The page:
The Power of Art

Art is many things. It can inspire, comfort, transform. Art enables man to transform his essence. Christian Morgenstern said that ‘in every work of art, the artist himself is present’ and I believe this to be true. In the music of Mozart we are able to gain an insight into the intense feelings, doubts and frustrations of a musical genius, in the paintings of van Gogh we are thrown into a world of madness, pain and, again, majestic skill. At times, art can satisfactorily express emotions which words cannot.

Through art, Mozart, Bach, da Vinci, Ovid, Homer, and numerous other writers, musicians, poets and painters, became immortal. Although they were all inevitably destined for death, they were able to live forever, not in body or mind, but in spirit. Each person’s art allows a glimpse of that persons life. Not only does art satisfy and gratify the spectators, but it also satisfies the creators themselves. Art, it seems, is created because of some dissatisfaction or some feeling of emptiness that can only be filled by something creative. Many writers have expressed some belief of this sort, saying that ‘art never comes from happiness’ (Chuck Palahniuk) or ‘art is to console those who are broken by life’ (van Gogh). Art can, if we allow, assume a form of catharsis. To the artist himself, art is a means to expressing the inexpressible, to the spectator, art indicates that the feelings of loneliness, doubt, fear,  inadequacy, anxiety, and depression are not exclusive to the spectator alone, and that art can be used to channel these feelings. As Thomas Merton said, ‘art enables us to find ourselves and lose ourselves at the same time.’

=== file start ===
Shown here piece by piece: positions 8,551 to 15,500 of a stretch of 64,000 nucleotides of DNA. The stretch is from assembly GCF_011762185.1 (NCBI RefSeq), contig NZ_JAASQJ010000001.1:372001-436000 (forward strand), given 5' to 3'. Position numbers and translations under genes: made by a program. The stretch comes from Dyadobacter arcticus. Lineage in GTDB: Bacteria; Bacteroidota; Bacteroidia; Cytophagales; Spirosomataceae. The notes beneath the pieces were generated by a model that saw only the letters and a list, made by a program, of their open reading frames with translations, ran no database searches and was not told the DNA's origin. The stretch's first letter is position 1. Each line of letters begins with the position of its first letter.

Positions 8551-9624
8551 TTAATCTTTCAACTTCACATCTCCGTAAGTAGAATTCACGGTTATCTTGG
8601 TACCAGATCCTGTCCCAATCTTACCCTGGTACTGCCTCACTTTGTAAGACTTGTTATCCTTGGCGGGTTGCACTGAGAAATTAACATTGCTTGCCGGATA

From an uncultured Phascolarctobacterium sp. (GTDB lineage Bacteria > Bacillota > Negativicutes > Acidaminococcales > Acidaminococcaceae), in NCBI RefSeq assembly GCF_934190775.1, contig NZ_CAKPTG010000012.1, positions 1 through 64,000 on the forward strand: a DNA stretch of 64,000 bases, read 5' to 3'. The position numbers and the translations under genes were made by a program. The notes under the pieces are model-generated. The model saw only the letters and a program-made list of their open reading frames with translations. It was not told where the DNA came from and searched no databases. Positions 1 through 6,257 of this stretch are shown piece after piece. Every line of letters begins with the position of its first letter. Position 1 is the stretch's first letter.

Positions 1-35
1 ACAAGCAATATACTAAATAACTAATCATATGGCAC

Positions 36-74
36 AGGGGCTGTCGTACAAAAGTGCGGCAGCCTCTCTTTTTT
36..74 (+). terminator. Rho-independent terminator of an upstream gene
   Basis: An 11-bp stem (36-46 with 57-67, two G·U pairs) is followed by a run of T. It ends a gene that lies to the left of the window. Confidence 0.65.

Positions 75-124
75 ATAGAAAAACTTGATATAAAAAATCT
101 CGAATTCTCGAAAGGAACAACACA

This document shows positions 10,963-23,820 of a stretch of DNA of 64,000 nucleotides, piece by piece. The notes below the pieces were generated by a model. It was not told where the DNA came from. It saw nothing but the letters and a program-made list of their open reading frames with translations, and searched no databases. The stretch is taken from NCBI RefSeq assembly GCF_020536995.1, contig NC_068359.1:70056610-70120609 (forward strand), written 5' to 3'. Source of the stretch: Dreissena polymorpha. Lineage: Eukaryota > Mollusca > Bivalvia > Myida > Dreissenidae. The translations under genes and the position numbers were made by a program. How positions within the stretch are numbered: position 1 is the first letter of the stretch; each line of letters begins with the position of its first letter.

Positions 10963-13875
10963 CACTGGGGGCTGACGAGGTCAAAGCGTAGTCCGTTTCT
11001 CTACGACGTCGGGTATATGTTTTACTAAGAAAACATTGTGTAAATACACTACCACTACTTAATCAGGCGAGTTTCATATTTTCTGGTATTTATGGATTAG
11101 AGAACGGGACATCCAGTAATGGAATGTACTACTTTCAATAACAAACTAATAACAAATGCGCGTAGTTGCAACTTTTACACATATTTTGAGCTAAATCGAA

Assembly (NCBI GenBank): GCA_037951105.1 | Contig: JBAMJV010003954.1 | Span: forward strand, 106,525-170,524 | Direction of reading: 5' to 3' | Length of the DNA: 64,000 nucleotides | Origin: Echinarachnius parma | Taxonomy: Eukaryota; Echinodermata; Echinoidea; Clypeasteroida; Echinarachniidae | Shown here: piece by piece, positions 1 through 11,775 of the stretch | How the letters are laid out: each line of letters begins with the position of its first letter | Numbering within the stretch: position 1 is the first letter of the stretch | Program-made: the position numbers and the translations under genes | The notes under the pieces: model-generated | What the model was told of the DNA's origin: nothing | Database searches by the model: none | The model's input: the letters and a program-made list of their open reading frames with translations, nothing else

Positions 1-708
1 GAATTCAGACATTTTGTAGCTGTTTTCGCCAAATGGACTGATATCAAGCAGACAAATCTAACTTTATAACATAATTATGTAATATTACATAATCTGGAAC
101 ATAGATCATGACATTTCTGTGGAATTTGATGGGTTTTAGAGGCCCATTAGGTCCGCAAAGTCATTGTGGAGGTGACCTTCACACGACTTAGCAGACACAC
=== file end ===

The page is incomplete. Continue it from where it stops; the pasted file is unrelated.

We live in a society full of art. Music is available at a few clicks of a button, is played in supermarkets, restaurants, in transport, and in many other public and private spaces. Moreover, paintings are widely available to view and poetry and writings are at hand in many, many places. We have, thankfully, recognised its importance and its benefit to mankind. For art may be, at times, the only thing that keeps a man sane.

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